Monday, January 15, 2007

Critical thinking in Schools

Now I, and many skeptics, personally associate critical thinking with science. Science is supposed to combat bad, pseudoscientific thinking. I mean, the word pseudoscientific, which means an unproven, usually duplicitous idea, is based on the word "science". Now, with all the emphasis of science on thinking critically, there is a weird thing that happens in schools (at least the one I go to). Critical thinking isn't really taught in science classes. Fact and theories are taught in science classes. The class where critical thinking is taught, is in English.

Now, when you think about it, English class is not a bad place to teach critical thinking. I mean, you learn about how to use language to persuade and change people's opinions on something. It makes sense that you should learn, along with how to persuade people, how to see through other people's arguments. And that's just what we do. In my English class, persuasion is done by appeals. There is logical appeal, emotional appeal, and ethical appeal. Logical appeal is persuasion through facts and statistics; it's the only appeal that matters in science, and is the appeal you look for when trying to analyze a claim for its authenticity. Emotional appeal is just what it sounds like; appealing to the emotions. Usually for this appeal, words that have a powerful effect are used; this is caused using loaded language. These words tend to be words with heavy connotations, such as fag, instead of homosexual. Now, if you were homosexual, which word would offend you more? The last type of appeal is ethical appeal. It basically targets the reader's moral standards. Although this can be used in tandem with logical appeal, it is an easy place to make false dichotomies (black-and-white decisions) or slippery slopes (if THIS happens, then THAT and THAT and THAT will happen [even though it probably won't]).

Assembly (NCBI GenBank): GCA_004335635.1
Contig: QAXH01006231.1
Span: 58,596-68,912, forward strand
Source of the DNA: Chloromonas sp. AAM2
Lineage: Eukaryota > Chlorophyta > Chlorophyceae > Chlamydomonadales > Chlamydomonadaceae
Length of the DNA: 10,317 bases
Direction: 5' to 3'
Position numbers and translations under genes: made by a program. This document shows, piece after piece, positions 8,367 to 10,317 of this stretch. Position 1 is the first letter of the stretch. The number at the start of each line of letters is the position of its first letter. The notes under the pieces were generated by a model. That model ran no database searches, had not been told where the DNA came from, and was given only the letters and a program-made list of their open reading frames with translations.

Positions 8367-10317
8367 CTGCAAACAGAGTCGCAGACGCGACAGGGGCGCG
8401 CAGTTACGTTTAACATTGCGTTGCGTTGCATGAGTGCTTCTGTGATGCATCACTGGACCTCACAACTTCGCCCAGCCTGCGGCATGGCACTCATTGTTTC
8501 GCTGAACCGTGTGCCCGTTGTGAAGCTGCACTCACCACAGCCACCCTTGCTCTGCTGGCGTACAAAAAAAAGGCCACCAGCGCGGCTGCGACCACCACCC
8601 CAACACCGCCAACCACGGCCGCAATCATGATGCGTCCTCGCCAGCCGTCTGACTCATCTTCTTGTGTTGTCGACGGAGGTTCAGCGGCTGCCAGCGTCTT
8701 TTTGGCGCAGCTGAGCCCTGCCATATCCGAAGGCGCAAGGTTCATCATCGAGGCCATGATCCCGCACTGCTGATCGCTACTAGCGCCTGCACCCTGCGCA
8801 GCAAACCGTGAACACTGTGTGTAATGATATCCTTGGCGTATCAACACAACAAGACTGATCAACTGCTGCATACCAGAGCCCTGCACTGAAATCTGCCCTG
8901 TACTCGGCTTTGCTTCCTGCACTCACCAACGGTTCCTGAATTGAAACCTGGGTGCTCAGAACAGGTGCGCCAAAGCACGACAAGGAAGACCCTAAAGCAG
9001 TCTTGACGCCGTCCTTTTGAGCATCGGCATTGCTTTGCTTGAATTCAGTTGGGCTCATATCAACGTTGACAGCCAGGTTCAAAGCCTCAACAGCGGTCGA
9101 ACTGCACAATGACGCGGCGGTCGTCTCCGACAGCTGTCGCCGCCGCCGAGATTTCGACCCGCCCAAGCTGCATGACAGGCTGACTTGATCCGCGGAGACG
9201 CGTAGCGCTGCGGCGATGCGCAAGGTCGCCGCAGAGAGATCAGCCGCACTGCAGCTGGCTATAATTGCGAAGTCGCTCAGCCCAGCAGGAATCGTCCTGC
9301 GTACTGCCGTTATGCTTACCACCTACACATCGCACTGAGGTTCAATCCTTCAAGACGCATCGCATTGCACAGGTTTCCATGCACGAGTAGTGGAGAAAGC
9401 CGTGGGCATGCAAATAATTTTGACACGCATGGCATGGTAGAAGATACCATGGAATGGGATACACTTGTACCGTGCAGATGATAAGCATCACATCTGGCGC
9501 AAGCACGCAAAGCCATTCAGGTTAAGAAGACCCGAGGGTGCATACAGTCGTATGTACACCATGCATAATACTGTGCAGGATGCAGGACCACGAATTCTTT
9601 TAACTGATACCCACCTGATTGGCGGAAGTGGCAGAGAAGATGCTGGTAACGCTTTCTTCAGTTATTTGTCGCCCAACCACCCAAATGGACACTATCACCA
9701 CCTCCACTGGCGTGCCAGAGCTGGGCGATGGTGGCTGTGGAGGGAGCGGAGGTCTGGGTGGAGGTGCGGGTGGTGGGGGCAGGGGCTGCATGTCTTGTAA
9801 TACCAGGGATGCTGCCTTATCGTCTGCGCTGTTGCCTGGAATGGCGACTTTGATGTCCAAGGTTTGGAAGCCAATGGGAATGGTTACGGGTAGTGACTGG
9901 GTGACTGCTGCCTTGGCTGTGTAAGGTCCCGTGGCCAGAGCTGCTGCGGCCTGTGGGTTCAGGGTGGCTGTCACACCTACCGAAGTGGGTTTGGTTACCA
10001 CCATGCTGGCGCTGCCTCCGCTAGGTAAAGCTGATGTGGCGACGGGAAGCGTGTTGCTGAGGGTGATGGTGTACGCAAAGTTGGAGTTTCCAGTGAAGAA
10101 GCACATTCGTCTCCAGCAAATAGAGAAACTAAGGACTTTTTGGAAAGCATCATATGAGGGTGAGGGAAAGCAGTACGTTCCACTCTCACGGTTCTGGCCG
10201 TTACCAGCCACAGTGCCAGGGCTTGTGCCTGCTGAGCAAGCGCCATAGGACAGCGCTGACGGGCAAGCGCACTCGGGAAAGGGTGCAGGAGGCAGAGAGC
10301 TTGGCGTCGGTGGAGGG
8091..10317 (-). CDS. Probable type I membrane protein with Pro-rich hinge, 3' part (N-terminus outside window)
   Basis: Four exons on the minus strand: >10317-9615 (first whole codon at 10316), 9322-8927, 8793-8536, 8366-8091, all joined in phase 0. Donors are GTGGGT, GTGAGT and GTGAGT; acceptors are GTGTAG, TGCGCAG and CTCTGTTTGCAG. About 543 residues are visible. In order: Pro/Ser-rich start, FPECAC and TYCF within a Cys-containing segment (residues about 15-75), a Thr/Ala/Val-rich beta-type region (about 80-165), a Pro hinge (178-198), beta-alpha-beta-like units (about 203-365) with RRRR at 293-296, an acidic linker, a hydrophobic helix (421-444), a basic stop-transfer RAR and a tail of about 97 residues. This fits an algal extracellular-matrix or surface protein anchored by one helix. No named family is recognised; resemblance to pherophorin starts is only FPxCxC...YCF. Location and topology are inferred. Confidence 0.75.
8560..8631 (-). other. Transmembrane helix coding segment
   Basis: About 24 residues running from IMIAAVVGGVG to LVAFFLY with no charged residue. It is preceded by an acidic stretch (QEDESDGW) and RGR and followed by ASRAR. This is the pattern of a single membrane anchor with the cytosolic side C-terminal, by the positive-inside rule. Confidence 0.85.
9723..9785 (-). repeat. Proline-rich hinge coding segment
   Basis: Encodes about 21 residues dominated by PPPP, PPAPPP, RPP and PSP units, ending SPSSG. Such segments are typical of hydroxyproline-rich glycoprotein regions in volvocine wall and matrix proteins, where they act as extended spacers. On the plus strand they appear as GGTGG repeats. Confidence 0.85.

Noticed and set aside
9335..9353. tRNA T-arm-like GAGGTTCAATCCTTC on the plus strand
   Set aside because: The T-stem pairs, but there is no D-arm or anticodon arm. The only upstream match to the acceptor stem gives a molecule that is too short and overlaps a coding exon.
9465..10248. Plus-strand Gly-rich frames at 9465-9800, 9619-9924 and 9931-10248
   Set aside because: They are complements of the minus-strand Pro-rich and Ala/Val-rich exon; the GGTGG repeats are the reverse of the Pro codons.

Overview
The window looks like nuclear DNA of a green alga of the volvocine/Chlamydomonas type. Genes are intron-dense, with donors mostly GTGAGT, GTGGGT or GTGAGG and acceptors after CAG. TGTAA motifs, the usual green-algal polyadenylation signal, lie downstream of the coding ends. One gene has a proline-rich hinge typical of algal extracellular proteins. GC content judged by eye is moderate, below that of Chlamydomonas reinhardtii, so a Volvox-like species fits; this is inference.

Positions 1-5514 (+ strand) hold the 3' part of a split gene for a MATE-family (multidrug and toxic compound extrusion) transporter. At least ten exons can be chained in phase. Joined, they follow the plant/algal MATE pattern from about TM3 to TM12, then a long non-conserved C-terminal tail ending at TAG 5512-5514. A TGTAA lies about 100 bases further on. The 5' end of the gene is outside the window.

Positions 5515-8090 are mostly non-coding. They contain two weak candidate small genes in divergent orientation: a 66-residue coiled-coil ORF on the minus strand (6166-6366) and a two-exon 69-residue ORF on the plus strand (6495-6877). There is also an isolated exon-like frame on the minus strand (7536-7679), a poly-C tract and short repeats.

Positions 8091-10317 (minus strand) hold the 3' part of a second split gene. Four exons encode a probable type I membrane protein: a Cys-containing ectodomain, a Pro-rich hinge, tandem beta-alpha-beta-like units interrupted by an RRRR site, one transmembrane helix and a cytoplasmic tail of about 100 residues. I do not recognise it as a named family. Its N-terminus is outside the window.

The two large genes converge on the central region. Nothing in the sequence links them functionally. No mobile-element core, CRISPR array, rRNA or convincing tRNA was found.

Now, this may not be an entirely bad thing. One thing that marks the weakness of an argument is the high reliance on emotional and ethical appeal. A properly thought out argument needs logical appeal also. Now, here's where the difference comes in. In science, you don't want ANY ethical or emotional appeal. They mean nothing. If gravity made you sad, it doesn't care, it will still pull down on you. Now in English, when you're trying to make a persuasive essay, if you rely only on logical appeals, your essay will seem very dull and highly unpersuasive. You need to balance it with emotional and ethical appeal for just the right amount of persuasion.

Now, apparently, English covers just the same critical thinking skills that science wants, even more. But there is a separate message for each. For English, you want all three appeals to achieve the maximum amount of persuasion, even if you have an untenable position. For Science, you ONLY depend on logical appeal, because logic is the only thing that describes nature. Luckily for me, I know the difference, but I think science classes should just mention how to treat claims and analyze them, even for just half a period, which isn't too much to ask.

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